So, you’re thinking of buying your first mobile home. You’ve researched manufacturers, made an extensive mental list of customizations and tweaks, and you’re already dreaming of the life you’ll lead and love in your fancy new build.
Then, the panic hits. You’re ready to approach your manufacturer, take a look at their homes and cherry pick your dream build, only to realize you’re not quite sure how you’re going to pay for it.
Or, even worse, you’re so confused by all the financial jargon, that you’re not sure who even finances mobile homes or how to find the right finance option for you.
If it’s any consolation, you’re not alone. That dizzying haze of financial confusion has got many prospective buyers in a twist.
If you’re looking for a much simpler way to navigate the confusion and put your mind at rest, stick with us to discover all you need to know about financing mobile homes and choosing the best option for you.
Let’s Talk Credit Scores
Unfortunately, we have to kickstart this conversation with a topic no one wants to discuss. Credit scores. They’re a sore spot for some and a complete headache for others.
However, your credit score will often determine which finance option you go with, so it’s not a conversation to be missed. When you apply for financing (and this applies to anything), a lender will assess your credit score to determine your suitability.
If your credit score is good, you’re more likely to be accepted. If it’s not, you may be denied.
If you want to finance a mobile home, you have plenty of options to explore. However, most will require an assessment of your credit score, so be prepared.
FHA Loan Program
The Federal Housing Administration Loan Program offers Title I and Title II loans. These can be used to purchase a new home, or make improvements to an existing property.
These loans can also be used to buy mobile homes. Let’s take a quick look at the differences between these two options.
Title I Loan
If you don’t own the land your mobile home is pitched on, and even if you don’t intend to buy it, lenders can still offer you a Title I loan. However, if you’re not buying the land, you’ll need to sign a lease to occupy the land for a minimum of three years.
Loans vary between $69,000 to $92,000. Your eligibility will depend on whether you need to finance the home and lot individually or together. There are also maximum loan terms for different mobile homes, which your lender may discuss with you.
Title II Loan
These loans are a little more complicated. You’ll have to meet some specific requirements (like having a floor that’s a minimum of 400 square feet), and they cannot be used for mobile or manufactured homes that dwell on leased land. The terms are complex, so for more information, talk to a lender.
Your bank is also a lender. Because mobile homes are less expensive than traditional homes, you may be able to take out a personal loan with your bank to finance your purchase.
However, some banks now have limitations on who can take out personal loans and for what amount. Don’t just accept the first figure given to you by your bank. You may find that you can take out a larger loan with a separate lender, but it’s an option worth considering.
Manufactured Home Loan Lenders
Some lenders now offer mobile home loans to borrowers who want to finance their property. These companies provide customers with a wide selection of loans that cover owned land or leased land and new and used mobile homes.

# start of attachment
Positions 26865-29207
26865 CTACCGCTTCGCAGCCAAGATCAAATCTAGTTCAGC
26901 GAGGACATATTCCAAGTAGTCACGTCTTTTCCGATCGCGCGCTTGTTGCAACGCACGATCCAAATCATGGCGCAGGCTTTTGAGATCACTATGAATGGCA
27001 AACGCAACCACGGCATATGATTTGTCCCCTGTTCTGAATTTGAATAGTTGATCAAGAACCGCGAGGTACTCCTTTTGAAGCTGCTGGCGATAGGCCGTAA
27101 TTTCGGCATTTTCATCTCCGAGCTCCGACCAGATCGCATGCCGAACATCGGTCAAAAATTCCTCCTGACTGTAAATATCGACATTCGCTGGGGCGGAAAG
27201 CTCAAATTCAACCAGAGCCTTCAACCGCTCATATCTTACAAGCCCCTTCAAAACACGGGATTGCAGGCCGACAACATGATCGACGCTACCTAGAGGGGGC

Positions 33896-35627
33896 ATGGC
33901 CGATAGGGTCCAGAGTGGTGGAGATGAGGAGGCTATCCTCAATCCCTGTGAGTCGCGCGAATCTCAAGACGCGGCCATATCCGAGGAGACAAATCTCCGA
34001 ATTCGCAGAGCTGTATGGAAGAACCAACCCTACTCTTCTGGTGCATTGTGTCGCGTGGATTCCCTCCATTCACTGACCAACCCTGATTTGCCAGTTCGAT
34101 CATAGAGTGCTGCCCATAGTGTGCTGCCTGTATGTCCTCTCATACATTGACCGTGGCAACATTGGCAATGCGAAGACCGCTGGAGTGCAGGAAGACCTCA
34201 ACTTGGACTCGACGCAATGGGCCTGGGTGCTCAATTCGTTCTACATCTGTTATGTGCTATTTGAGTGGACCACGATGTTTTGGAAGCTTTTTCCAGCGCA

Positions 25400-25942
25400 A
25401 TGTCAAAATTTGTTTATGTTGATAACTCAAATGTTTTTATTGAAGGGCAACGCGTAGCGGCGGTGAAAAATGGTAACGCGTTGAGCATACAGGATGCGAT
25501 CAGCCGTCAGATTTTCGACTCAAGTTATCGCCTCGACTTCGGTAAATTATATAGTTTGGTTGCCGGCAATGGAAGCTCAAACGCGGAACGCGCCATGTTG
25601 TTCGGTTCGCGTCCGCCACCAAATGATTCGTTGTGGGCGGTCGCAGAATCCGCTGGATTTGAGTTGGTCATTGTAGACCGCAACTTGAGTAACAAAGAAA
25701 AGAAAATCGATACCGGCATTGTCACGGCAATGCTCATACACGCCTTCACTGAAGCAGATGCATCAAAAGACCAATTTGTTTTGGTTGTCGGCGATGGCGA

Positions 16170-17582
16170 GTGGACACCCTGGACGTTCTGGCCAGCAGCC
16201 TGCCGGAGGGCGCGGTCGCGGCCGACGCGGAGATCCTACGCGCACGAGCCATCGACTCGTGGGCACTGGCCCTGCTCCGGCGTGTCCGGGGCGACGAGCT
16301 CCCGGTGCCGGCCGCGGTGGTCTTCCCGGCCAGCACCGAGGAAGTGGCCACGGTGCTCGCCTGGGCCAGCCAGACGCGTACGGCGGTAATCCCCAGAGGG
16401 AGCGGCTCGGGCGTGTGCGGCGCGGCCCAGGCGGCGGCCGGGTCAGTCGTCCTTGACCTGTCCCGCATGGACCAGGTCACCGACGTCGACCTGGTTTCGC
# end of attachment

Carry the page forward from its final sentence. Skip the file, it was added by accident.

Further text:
Like all lenders, loan terms, minimum credit scores, and starting interest rates vary from company to company.
However, most mobile home or manufactured home lenders tend not to loan to customers with credit scores below 500. Maximum loan amounts will also vary depending on the lender and the type of loan you want to get.
Mobile homes and traditional homes are not the same. Mobile homes can be moved, and owners tend not to own the land they occupy. For this reason, mobile homes are actually considered personal property rather than real estate.
This is what makes chattel mortgages one of the most popular options to finance a mobile home.
A chattel mortgage is a loan used to buy personal property that can be moved, such as mobile homes and even equipment used on construction sites. Mobile homes, not being attached to their land, are considered chattel.
A chattel mortgage is not the same as a traditional mortgage. With a traditional mortgage, the lender doesn’t own the property, but they can take it into their possession. With a chattel mortgage, the lender owns the property completely until the borrower has paid off the loan.
You can apply for a chattel mortgage through a private lender. They’ll often have specific terms, which may vary depending on the type of property you’re financing.
Chattel mortgages also tend to have shorter loan terms, lower processing fees, and tax-deductible interest on the loan. However, some lenders may charge you much higher interest rates than you would be charged on a traditional mortgage.
Like all loans, the maximum amount you can apply for will differ from lender to lender.
If you’re looking to finance a new mobile home, remember that your credit score is the key that can determine whether you’ll be accepted.
Thankfully, if your credit score isn’t as good as you’d like it to be, some lenders will still be willing to help you finance your purchase.
There are several finance options to explore, from chattel mortgages to personal loans. Before you settle on a choice, approach a series of lenders and assess the terms for each loan.
Financing is a big commitment, and you should only settle with the lender that can offer the best deal.
- How to Flip Mobile Homes? - December 9, 2021
- How Much Are Single Wide Mobile Homes? - December 9, 2021
- 20 Awesome Log Cabin Mansions - December 9, 2021